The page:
• The prolonged wars in Afghanistan and Iraq and, later (after the abortive “Arab Spring” of 2011), the deadly cocktail of civil war and external interventions in Syria and Libya, and conflicts in Yemen and Sudan.
  • An unanticipated blowback to the armed intervention by western powers in Arab countries was the unprecedented surge in refugees from West Asia and North Africa from 2014 onwards. Aside from swamping neighbouring nations such as Jordan, Lebanon and Turkey, the refugee tide also swept into Europe, further straining European unity and fanning the rise of nationalistic, right-wing parties across the continent and adding to threats of jihadist terrorism.
  • The largely unexpected vote for Brexit in the referendum in the United Kingdom in June 2016, which led to the resignation of Prime Minister David Cameron and the ongoing implosion of the British Labour Party and, in part, reflected native antipathy to a decade of surge in East European immigrants within the “free movement of people” rules of the EU. The result ramped up existential doubts about European unity and cast another long shadow over future economic performance of both Britain and continental Europe.
  • The unexpected and unpredicted rise of the anti-immigrant, anti-Islam, anti-trade, (anti-women?) and populist Donald Trump as the Republican nominee for the American presidential election due in early November 2016. Trump’s un-Republican campaign rhetoric against free trade and international trade agreements has forced the Democratic nominee, Hillary Clinton, to also take a skeptical view towards the benefits of freer trade and globalisation.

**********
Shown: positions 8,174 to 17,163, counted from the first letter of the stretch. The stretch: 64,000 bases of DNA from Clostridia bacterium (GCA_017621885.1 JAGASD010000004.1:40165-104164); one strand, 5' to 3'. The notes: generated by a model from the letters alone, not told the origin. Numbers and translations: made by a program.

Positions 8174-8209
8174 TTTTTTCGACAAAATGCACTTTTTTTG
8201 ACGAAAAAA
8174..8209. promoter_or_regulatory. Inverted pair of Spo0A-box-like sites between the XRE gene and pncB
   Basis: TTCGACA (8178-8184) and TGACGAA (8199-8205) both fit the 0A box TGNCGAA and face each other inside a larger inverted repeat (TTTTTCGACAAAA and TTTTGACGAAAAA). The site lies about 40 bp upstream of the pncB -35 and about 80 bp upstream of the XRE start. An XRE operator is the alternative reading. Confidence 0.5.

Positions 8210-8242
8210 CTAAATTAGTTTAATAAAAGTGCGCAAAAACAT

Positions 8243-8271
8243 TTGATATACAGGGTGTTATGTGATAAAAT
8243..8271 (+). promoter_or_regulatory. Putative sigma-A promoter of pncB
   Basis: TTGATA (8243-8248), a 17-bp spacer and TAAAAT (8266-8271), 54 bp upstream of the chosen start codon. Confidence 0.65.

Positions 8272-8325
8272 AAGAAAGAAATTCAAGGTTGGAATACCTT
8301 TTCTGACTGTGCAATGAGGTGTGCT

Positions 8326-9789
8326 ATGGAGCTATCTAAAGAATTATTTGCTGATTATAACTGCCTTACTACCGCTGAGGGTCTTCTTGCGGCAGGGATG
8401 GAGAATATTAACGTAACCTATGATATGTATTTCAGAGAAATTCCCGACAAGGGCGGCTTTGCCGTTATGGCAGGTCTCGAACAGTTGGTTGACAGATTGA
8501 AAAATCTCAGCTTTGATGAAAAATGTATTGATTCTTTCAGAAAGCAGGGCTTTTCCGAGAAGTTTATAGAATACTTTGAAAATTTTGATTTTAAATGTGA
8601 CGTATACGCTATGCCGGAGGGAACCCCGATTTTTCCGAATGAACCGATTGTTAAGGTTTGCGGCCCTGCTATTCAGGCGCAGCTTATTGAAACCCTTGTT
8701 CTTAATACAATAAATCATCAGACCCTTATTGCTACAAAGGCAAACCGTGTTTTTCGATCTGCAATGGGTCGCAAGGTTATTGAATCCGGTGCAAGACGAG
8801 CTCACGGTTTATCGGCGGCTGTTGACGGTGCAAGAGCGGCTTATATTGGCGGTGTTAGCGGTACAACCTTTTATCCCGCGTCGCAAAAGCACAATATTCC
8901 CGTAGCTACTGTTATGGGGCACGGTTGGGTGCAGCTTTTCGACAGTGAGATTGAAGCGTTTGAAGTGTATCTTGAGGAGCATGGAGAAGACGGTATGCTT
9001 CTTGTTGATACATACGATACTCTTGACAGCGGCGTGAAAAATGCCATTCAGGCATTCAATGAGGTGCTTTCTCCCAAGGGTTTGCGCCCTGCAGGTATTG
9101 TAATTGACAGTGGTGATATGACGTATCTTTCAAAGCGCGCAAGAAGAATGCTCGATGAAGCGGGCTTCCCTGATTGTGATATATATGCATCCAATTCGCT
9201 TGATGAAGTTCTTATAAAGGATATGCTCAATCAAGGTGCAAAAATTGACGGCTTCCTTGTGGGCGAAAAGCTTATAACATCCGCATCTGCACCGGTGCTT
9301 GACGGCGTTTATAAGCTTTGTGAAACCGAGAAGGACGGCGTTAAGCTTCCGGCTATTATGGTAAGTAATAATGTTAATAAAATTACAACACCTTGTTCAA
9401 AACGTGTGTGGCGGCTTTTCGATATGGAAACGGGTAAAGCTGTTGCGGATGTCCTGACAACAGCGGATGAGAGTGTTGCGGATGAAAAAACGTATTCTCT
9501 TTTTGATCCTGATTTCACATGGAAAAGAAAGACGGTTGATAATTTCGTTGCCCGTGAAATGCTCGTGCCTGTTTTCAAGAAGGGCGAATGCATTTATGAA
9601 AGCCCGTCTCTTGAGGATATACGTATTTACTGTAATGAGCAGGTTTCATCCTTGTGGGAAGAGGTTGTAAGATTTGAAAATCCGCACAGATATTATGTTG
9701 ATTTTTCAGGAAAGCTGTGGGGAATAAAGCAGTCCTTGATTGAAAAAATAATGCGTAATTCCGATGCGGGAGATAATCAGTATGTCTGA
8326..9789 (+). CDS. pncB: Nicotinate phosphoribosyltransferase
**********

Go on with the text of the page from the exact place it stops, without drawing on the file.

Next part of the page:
• The prolonged and unsuccessful Doha Round of multilateral trade negotiations, the apparent stalling to the Transatlantic Trade and Investment Partnership in 2016, the declining probability of early ratification of the Trans-Pacific Partnership and the rise of national protectionist measures in the past decade.

As Martin Wolf pointed out in his column last week in the Financial Times (“The tide of globalization is turning”, September 7), the impact of anti-globalisation events, trends and policies has begun to show up in the data.